The questions for me are not just about the welfare of individual animals but what our experience tells us about our relationship with the non-human world. What are zoos for? What do they mean?

West points to the importance of biological conservation and captive breeding. There are, for instance, Polynesian tree snails in Edinburgh that are now extinct in the wild.

That's also the purported logic of having pandas in Scotland (beyond being a comparative index for the number of Scottish Tory MPs). Tian Tian and Yang Guang are here to reproduce, hence the unrelenting circus of breeding windows and panda porn.

But of the 300 or so pandas in China's worldwide programme of bio-diplomacy, only two have ever been released into the wild, the first being quickly dispatched by a rival aggressor.

I can't help thinking that the much lauded conservation rationale is actually back to front: in Edinburgh's case, it is the pandas that have saved the zoo from extinction, with its visitor numbers now up 51%.

And I'm not convinced that the zoo is a species worth saving. When West referred to it as "a sort of refugee camp", I fear that kinship between these spaces of confinement is altogether too real.

From showcasing the spoils of empire to smoothing our current trade relations, zoos have continued the age-old human trick of resolving the social order through the abjection of an animal.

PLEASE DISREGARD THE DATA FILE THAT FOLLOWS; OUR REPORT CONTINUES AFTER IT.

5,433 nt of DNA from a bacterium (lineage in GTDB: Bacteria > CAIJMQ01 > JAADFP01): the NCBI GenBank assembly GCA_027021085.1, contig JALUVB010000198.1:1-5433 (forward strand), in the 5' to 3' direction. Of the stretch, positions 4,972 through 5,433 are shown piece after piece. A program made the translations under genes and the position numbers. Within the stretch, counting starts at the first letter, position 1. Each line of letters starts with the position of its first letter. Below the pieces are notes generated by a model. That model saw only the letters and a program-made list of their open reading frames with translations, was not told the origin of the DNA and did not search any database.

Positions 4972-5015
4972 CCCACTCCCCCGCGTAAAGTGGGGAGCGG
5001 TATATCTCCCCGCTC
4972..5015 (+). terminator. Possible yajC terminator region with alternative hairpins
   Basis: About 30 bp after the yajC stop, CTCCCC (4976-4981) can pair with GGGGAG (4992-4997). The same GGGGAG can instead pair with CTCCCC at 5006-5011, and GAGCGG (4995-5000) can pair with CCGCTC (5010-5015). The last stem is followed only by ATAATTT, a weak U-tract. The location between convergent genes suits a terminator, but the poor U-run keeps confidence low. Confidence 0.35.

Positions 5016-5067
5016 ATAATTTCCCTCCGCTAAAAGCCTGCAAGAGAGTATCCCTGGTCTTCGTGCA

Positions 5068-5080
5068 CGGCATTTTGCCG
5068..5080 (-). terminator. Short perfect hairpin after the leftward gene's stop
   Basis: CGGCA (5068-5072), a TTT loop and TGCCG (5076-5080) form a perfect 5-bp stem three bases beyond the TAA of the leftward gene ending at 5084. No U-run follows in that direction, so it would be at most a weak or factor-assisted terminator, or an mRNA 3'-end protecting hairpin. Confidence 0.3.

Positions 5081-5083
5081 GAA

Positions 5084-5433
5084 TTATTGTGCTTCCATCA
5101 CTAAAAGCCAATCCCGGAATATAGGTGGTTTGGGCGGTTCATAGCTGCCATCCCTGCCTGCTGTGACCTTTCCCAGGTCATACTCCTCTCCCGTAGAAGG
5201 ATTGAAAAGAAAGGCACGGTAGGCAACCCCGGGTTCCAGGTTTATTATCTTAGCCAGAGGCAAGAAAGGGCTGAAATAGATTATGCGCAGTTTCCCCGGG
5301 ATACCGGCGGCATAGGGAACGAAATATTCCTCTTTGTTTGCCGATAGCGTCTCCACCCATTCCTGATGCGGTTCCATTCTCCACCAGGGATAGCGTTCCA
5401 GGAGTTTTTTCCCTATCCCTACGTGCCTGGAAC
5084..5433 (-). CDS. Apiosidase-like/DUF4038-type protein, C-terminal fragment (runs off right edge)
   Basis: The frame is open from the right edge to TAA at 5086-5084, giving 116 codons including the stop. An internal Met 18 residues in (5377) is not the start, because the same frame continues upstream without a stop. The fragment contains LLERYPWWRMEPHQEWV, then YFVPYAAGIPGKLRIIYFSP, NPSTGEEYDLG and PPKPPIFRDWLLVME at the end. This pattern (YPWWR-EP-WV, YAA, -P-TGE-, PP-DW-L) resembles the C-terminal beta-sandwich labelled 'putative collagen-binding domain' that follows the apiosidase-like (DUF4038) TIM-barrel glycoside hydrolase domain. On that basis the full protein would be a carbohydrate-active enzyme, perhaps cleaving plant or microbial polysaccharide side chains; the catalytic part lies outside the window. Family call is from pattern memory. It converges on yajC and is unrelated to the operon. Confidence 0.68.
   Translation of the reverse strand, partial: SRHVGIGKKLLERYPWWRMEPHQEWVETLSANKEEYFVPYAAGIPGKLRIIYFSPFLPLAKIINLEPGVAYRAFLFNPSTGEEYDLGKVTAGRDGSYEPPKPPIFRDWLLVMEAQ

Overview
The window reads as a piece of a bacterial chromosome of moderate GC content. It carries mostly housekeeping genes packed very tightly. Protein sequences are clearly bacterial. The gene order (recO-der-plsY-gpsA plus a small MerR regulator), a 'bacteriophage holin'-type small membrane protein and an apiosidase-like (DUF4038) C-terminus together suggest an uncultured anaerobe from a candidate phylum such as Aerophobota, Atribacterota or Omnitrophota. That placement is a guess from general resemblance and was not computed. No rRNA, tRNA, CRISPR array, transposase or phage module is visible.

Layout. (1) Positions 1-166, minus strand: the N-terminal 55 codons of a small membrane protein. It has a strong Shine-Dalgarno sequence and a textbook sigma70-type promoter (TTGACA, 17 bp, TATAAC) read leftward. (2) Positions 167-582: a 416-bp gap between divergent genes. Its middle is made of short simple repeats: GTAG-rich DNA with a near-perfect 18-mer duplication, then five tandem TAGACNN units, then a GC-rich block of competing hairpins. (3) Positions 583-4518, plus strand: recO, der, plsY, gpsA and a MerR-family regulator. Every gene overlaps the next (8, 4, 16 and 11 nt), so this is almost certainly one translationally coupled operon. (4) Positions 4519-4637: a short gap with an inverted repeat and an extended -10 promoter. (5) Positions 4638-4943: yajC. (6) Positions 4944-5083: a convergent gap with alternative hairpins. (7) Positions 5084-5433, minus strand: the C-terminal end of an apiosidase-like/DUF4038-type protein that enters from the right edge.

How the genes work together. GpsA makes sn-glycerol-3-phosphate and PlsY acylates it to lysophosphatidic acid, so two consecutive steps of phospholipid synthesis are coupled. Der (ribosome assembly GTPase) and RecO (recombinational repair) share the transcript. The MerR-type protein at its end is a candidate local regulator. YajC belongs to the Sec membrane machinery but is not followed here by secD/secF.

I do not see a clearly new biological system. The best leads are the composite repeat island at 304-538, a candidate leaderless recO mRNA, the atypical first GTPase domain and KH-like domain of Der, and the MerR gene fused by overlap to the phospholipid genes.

Pandas should be left to conduct their own relations, diplomatic or otherwise.
Japanese firm stops selling endangered whale pet treats
Comment of the week: why rewilding 'the wild' isn't so wacky
Humaneness of badger cull to be judged on noise of dying animals
Jean-Jacques Annaud: 'People who make films are in danger every day'
An oystercatcher rises surreptitiously, suggesting that it has a nest nearby
Short-haired bumblebee queens hoped to boost UK population
Badger vaccination 'would be cheaper to implement than cull'
Atlantic puffin population is in danger, scientists warn
Jellyfish surge in Mediterranean threatens environment and tourists
Lord's Resistance Army funded by elephant poaching, report finds
Why did dinosaurs evolve feathers?
Why the celebrity status of badgers is a problem
'Badger-friendly' milk to be sold in just three UK supermarkets